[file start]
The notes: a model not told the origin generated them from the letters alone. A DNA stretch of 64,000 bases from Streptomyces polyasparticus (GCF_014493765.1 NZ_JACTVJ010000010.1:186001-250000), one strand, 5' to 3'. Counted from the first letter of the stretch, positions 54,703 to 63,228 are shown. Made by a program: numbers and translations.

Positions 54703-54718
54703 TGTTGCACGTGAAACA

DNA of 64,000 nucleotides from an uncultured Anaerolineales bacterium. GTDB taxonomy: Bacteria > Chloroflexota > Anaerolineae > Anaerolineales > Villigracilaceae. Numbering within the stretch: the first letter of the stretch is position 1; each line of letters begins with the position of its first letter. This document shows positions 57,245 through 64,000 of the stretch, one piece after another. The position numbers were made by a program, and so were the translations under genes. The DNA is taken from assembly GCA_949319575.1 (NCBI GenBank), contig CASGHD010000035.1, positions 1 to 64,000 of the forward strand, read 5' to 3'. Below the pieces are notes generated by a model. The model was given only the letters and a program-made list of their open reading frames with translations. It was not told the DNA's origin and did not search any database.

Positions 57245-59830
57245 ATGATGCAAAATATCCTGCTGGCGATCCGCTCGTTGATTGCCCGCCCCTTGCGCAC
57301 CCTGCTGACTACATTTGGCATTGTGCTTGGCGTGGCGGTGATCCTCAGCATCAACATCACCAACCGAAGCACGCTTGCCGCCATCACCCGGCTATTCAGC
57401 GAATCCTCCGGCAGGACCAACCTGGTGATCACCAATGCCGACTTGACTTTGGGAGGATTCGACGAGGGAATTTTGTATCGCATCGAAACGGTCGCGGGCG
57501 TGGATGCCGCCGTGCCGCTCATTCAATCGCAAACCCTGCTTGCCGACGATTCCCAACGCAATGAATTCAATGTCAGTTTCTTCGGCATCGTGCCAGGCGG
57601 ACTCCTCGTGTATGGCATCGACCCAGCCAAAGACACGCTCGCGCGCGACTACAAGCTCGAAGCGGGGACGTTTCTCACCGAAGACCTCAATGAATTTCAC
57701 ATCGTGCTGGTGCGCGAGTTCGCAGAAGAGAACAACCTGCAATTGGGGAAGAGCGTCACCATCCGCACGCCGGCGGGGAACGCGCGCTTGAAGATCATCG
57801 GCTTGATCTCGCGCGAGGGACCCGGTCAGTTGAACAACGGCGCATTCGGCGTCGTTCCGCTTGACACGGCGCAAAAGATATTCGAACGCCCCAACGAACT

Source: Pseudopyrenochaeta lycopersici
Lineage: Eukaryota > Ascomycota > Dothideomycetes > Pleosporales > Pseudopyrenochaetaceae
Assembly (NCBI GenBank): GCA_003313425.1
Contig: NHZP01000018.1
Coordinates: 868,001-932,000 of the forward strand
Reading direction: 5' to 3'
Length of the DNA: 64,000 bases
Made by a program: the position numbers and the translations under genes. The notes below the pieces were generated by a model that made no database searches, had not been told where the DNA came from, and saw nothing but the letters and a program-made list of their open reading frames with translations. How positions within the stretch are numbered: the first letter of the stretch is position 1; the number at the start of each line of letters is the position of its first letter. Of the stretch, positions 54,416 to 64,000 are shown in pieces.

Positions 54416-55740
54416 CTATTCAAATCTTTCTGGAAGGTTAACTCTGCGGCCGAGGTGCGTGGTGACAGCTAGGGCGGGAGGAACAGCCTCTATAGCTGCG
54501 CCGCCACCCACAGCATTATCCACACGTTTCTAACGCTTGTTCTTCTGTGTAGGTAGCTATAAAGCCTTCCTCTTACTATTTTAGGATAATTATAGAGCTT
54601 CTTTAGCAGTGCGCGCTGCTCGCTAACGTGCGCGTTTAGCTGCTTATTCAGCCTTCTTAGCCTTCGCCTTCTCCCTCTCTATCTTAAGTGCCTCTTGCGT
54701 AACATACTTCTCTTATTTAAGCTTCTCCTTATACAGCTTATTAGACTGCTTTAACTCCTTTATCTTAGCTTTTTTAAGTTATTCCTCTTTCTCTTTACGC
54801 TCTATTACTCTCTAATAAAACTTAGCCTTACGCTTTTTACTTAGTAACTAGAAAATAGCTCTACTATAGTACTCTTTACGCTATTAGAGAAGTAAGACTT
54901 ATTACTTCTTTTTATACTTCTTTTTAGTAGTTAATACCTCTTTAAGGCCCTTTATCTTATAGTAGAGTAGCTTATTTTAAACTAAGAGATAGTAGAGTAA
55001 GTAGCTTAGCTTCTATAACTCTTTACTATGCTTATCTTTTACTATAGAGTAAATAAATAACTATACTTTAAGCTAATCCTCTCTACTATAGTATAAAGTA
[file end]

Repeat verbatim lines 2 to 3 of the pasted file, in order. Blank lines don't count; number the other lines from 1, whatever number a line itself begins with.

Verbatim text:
Positions 54703-54718
54703 TGTTGCACGTGAAACA